Berlin Woos U.S. in Europe Gas Battle
Germany put on a show of unity with the United States Tuesday in talks on importing natural gas, as Berlin battles accusations an under-construction pipeline deepens European energy dependence on Russia.
Economy Minister Peter Altmaier pointed to increased need for imported energy, as European gas fields run dry and governments plan their exits from nuclear and coal power.
"The U.S. is in a position to satisfy a significant proportion of this need" with liquid natural gas (LNG) shipments, he told reporters at a joint press conference with American deputy energy secretary Dan Brouillette.
Several private consortiums are keen to build terminals on Germany's northern coast to pump LNG from ships into the gas network, Altmaier said, suggesting construction could begin "on a short medium-term timescale."
However, with private firms in the driving seat of the projects, prices must be "competitive" with existing gas suppliers, he added.
Government subsidies could smooth the way for the new infrastructure, although the minister would not be drawn on how much cash Berlin could inject into the projects.
- Security fears -
LNG as a potential alternative to Russian gas became a hot topic as construction on the Nord Stream 2 pipeline got under way last year.
The scheme will double the capacity of an existing link between Russia and Germany, and combined with the planned Turkstream connection could remove the need to pump gas to Europe via Ukraine.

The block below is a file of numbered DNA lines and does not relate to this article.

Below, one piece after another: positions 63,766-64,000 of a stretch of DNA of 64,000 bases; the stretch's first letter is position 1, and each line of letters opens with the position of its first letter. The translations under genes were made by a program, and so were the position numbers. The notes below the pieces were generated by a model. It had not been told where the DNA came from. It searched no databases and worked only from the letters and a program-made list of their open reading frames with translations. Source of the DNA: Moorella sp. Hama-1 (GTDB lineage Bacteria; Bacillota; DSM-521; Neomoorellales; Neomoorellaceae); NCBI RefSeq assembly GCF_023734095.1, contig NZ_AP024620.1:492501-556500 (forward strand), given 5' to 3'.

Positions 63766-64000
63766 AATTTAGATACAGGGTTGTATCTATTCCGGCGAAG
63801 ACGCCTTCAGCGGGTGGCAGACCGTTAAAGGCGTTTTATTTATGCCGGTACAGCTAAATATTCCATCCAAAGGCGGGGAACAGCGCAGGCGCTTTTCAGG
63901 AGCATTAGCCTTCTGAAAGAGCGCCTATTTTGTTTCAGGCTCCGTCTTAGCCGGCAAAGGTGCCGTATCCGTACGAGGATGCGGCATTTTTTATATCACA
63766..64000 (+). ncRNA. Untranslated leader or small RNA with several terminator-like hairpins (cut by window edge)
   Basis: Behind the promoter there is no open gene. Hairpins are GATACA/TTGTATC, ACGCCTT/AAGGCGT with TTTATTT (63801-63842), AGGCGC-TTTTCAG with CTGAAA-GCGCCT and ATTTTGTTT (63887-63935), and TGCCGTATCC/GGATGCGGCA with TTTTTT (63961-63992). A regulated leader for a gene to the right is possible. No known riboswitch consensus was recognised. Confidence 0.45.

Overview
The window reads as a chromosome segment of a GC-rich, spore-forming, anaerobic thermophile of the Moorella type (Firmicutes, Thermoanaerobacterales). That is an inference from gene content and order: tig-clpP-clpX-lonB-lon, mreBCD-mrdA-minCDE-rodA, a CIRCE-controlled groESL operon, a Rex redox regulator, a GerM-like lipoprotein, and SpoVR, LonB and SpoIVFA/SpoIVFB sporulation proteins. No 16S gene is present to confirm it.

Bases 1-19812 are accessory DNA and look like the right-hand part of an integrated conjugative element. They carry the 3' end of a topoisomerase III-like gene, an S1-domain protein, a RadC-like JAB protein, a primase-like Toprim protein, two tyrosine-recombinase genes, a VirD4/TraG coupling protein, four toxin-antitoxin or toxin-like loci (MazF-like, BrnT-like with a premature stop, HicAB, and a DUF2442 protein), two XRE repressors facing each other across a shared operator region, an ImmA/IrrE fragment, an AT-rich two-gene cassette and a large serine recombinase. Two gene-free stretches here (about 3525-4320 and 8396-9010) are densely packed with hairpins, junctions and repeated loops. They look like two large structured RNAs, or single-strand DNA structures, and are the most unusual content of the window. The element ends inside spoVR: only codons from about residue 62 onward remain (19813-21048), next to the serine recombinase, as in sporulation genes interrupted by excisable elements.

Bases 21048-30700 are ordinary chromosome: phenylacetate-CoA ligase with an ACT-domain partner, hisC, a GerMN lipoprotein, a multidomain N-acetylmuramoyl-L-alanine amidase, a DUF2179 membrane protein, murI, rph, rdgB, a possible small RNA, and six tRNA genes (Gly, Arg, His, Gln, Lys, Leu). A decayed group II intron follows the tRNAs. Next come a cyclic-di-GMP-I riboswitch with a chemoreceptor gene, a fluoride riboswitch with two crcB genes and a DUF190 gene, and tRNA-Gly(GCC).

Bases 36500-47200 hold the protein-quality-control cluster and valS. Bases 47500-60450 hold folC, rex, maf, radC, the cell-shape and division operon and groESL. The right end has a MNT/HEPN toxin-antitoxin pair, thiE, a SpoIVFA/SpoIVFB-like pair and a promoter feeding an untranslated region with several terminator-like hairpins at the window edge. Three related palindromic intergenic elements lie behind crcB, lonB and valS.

Kiev fears eliminating its role as a transit country will expose it to further aggression from Moscow, after Russia annexed the Crimean peninsula in 2014 and backed separatist rebels in Ukraine's east.
Meanwhile eastern EU member states including Poland and the Baltic nations, backed by the U.S., have complained the pipeline also undermines their security.
Germany had helped organize talks between Russia, Ukraine and the EU on gas transit, Altmaier said, with "a good chance of concrete results in the course of this year."
"We believe that we in Europe can handle and decide on this question very well ourselves," he added, pointing to a vote last week in favor of a compromise on oversight of the pipeline.
France had at first said it would vote for common supervision -- potentially allowing opposing member states to strew obstacles in the pipeline's path.
But Paris agreed at the last minute to leave the responsibility with Berlin, defying intense last-minute lobbying from the U.S.
"90 percent" of member states had backed the compromise, Altmaier said, calling it "an important moment for calming the debate."
Washington was "encouraged" by the Brussels vote Friday, deputy energy secretary Brouillette said, although "we will be watching very closely to see the implementation."
"Our concerns with Russia particularly with regard to Ukraine remain," he added, declining to answer questions about whether Washington could sanction firms linked to the pipeline.
- Pricey alternative? -
The Kremlin capitalized on Friday's failure of American pressure, as spokesman Dmitry Peskov accused Washington of "underhanded competition" by trying to encourage Europeans "to buy more expensive American gas".
Both Altmaier and Brouillette looked to dispel suggestions the LNG import terminals were a costly political sop to Washington by Germany and the EU.
"As we need more gas, the fundamental need to protect ourselves from vulnerabilities will increase, that's why we're going to diversify" supply, Altmaier said, pointing to other possible LNG sources in Egypt, Israel or Qatar.
"We're working very hard to make U.S. LNG more competitive," Brouillette added, arguing that as more export terminals are built in America, prices will come down as competition grows.
"You will see the price of U.S. LNG drop fairly dramatically" over the coming decade, he predicted.